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Too smart for your own good?

Prove you’re sharp without showing off

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in Office Management

Convinced you’re smarter than just about everyone else at work? You may be right, but don’t get carried away. Your intelligence can work for or against you.

Your challenge is to avoid a condescending tone when showcasing your smarts. In many cases, the best way to express your bright ideas is through less direct channels. Here’s how:

Anecdotes. The most brilliant speakers can express complex concepts in the form of a story. They don’t try to explain complicated theories or pontificate ad nauseam. Instead, they translate high-level ideas so that others grasp the main point readily. Example: Warren Buffett, the folksy billionaire investor, taught a young insurance executive not to accept risks he didn’t understand by saying, “You know, when you go into a poker game, you look around and there is always one patsy. If you look around and you can’t tell who the patsy is, that’s because it’s you.”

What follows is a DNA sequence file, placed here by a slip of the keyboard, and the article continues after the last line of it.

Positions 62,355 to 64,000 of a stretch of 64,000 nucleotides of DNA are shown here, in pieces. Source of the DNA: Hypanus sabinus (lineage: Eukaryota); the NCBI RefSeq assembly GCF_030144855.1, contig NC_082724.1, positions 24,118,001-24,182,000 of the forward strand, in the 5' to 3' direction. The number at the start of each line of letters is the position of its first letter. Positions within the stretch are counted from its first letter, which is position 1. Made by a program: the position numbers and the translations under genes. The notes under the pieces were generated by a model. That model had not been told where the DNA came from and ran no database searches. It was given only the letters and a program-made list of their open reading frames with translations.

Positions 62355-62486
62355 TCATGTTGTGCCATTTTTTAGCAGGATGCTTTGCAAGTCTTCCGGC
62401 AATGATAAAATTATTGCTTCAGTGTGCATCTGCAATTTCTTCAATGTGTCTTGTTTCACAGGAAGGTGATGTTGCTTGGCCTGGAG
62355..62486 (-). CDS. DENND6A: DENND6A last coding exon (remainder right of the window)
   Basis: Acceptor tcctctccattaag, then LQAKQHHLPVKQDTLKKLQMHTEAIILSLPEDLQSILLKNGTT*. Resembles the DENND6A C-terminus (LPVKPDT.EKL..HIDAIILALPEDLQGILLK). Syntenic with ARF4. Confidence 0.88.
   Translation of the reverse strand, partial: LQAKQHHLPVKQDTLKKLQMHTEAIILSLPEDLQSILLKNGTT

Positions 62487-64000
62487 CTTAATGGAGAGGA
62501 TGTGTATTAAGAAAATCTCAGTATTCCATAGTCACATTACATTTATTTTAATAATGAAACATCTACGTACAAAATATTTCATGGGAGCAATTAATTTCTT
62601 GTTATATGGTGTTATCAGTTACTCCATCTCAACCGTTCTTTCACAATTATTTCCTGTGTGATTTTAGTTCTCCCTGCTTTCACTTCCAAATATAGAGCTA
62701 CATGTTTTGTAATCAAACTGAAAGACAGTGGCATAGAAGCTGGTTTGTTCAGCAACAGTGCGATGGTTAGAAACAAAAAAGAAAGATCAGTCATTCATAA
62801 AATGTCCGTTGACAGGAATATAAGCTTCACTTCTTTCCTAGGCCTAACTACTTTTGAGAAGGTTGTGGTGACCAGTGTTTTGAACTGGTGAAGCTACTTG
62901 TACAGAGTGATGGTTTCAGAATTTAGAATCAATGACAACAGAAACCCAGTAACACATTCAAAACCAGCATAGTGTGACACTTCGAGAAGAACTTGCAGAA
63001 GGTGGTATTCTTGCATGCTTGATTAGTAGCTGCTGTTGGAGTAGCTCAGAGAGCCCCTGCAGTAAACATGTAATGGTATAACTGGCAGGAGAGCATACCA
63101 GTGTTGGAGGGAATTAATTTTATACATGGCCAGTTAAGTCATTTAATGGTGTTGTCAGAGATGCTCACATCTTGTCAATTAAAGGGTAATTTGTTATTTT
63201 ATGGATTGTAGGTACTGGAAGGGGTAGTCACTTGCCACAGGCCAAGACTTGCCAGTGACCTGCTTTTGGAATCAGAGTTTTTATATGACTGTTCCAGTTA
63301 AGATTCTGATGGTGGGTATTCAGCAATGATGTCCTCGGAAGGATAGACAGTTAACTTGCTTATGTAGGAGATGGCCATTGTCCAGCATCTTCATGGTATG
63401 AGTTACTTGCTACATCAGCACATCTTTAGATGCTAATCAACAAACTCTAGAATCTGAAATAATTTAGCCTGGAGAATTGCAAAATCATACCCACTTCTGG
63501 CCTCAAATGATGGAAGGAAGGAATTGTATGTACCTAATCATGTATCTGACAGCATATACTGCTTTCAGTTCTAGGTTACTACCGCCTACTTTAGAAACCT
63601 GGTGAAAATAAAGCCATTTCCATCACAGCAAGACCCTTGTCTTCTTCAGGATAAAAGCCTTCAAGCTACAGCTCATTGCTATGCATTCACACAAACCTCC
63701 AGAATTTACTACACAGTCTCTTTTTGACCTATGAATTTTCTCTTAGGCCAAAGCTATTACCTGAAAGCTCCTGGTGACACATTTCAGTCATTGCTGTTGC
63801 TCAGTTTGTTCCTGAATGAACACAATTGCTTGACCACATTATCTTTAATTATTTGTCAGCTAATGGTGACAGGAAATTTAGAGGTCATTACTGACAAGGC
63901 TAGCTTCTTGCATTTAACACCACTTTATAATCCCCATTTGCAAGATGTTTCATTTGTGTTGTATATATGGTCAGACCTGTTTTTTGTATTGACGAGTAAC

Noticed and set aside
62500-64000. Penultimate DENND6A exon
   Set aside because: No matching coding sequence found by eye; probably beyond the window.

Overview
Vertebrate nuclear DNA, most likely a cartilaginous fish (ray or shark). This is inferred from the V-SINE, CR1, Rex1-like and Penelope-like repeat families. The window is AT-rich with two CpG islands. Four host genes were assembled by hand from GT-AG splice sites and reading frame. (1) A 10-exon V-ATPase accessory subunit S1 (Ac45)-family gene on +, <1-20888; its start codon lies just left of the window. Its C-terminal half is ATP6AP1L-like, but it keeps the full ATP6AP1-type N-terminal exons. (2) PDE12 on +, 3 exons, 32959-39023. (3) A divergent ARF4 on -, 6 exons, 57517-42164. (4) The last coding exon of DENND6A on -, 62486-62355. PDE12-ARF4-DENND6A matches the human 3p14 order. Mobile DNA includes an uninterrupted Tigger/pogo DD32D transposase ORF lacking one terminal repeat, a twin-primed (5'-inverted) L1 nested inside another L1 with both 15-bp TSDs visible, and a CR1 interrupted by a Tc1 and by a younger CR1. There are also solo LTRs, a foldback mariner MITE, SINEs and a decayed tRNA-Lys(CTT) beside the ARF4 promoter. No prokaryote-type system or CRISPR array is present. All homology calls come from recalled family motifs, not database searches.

Experience. Rather than tell someone what to do, share your experience in grappling with the same task. By concisely summarizing what you’ve learned in a supportive, friendly manner, you can assert your intelligence without showing off. Say, “I’ve dealt with the same problem and it took me a few years to make any progress. But here’s what I came up with....”

Questions. Despite the temptation, you don’t want to butt into a conversation by bragging about how much you know. People may not be ready to listen, and your insights may go to waste. It’s wiser to remain silent and wait until someone asks for your input.

If that doesn’t happen, pose a question and let everyone wrestle with it. As the questioner, chances are you’ll eventually have an opportunity to respond to the issue you’ve raised. And you can use questions to demonstrate your keen awareness of an issue or to isolate the most critical aspect of a problem.

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